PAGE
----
Seed categorization using machine algorithms has been the subject of research. These studies employed a variety of machine classifiers and achieved a high degree of accuracy in their work. Machine learning techniques had previously been successfully applied in a variety of production chains for seed and cereals classification [1214]. In [15], the study shows the capability and possibilities of machine vision for shapes, sizes, and varietal types using well-trained multilayer neural network classifiers. They utilized Weka classification tools such as function, Bayes, meta, and lazy approaches to categorize the seeds. In [16], the authors proposed a fuzzy theory-based approach for recognizing wheat seed types that take into account the features of the seed. The tabu search technique was used. In [17], the authors have used an artificial neural network for classifying wheat seeds based on VLC and obtained an accuracy of 92.1 percent and 85.72 percent, respectively. In [18], authors have discussed morphological, color, and textural characteristics of the seed. If there is a very minute difference in morphological features, then seed classification is very difficult. Cereal yield is determined by the number of grains per ear and the size of the grains. Counting seeds and morphometry by sight is time-consuming. As a result, different ways for effective grain morphometry employing image processing techniques have been proposed [19, 20].

In [21], the authors created a workstation to aid in grain analysis for classification, and a video colorimetry approach is presented to support in determining cereal grain color. The categorization of chickpea seed varieties was done based on the morphological characteristics of chickpea seeds, using 400 samples from four types: Kaka, Piroz, Ilc, and Jam [22]. According to the commercial point of view, a machine vision built of existing neural network models may be utilized for rice quality assessment [23]. In this, it uses neural networks to categorize rice varieties, using a total of nine separate varieties of rice. The authors employ seed image acquisition to classify these variations. They also created a method for extracting 13 morphological features, 6 color features, and 15 texture features from color photographs of seeds. Their model has produced an overall classification accuracy of 92%. The k-nearest neighbors classifier necessitates storing the entire training set, which can be prohibitively expensive when the set is huge, and several researchers have attempted to eliminate the training set’s redundancy to relieve this problem [24, 25].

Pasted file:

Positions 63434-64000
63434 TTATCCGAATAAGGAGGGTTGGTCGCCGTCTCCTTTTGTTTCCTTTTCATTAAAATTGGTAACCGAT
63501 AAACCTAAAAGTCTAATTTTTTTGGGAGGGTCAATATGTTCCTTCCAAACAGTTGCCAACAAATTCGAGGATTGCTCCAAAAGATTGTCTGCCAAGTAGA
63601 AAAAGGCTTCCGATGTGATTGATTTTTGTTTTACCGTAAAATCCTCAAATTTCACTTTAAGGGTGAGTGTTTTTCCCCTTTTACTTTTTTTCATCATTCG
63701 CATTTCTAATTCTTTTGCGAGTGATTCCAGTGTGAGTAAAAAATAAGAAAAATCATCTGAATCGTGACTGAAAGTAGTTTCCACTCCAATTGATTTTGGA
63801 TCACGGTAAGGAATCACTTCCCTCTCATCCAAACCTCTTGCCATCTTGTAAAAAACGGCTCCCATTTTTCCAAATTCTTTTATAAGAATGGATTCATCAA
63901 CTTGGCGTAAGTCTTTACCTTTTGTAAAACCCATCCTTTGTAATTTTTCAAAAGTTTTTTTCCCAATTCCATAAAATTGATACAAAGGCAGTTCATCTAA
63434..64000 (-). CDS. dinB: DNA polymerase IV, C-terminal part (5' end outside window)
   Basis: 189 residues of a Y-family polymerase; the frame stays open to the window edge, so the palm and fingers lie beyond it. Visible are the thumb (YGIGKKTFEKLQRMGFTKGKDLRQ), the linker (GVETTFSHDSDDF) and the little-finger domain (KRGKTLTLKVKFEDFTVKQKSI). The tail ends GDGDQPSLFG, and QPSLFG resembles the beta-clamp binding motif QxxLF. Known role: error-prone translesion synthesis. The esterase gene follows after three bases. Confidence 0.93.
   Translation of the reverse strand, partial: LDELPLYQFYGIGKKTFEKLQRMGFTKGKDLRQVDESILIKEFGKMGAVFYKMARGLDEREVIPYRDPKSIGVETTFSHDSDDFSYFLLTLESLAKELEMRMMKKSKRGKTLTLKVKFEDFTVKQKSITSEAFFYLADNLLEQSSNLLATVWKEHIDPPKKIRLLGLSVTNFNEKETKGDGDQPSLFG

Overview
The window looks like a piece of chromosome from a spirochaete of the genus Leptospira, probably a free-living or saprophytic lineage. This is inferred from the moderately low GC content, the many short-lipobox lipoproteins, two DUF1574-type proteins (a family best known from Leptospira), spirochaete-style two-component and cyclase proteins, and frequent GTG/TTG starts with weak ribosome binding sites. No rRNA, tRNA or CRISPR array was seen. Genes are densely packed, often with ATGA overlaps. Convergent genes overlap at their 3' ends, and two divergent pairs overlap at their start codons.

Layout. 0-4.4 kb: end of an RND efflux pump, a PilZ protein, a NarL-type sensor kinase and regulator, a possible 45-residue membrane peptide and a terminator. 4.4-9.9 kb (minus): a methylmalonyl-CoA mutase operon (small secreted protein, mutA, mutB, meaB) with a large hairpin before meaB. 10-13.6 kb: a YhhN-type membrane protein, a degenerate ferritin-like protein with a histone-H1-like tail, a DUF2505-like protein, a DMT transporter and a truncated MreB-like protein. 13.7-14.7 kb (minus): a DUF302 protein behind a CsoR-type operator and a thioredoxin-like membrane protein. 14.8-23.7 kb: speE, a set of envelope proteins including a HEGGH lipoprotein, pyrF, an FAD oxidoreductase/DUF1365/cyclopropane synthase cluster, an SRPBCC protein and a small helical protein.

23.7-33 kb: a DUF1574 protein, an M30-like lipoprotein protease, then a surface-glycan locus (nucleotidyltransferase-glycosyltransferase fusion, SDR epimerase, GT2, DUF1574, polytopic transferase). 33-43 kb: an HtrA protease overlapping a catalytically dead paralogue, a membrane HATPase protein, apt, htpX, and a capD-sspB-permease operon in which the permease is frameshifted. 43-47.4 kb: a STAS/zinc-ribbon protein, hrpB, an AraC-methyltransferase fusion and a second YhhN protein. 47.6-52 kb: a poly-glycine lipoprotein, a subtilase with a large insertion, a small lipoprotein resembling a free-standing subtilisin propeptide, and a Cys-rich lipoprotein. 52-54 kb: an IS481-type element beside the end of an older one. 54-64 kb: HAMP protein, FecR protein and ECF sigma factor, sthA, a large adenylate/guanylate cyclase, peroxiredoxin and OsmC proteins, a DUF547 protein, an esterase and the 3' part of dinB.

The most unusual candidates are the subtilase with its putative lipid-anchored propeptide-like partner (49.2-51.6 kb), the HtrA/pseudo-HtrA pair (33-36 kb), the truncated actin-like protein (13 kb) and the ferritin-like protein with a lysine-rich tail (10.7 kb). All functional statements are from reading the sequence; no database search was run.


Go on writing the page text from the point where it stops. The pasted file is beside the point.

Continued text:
For plant categorization, the authors have utilized deep learning models [26]. Two tendencies may be seen in the current state of the art. The first is linked to high-throughput phenotyping and plant identification, as evidenced by Ubbens and Stavness’ work in this area [27]. The second problem is plant disease identification and monitoring [28, 29]. In [30],the authors present many voting techniques for testing ensembles of classifiers learned using the bagging approach. Multilayer perceptron is used as classifiers. Using groups of classifiers rather than individual ones is one option. Bagging [31] and boosting [32] are two of the most well-known ensemble techniques, in which many classifiers are combined to generate a single, more accurate result. In [33], the authors studied the performance of several voting techniques, with bagging being utilized for the reconciliation model, which is a process of merging classification models. Table 1 contains various features considered in machine vision systems for food grain quality evaluation.

3. Methodology

The methodology adopted for this work includes the collection of datasets, features identification, data augmentation, classification using machine learning algorithms like KNN, Naive Bayes, and CART implementation, implementation of ensemble approach for better accuracy with fine-tuning, and comparison of results.

3.1. Dataset

In the study, the seed dataset was received from the UCI library [42]. There are 210 occurrences of wheat kernels in the collection. In addition to the class attribute, each instance contains 7 other attributes. All the samples share the same 7 characteristics (area, perimeter, compactness, kernel length, kernel width, asymmetry coefficient, and kernel groove length). All of the characteristics are constant. Figure 1 shows the features of the dataset number of classes presented and selected machine learning algorithms.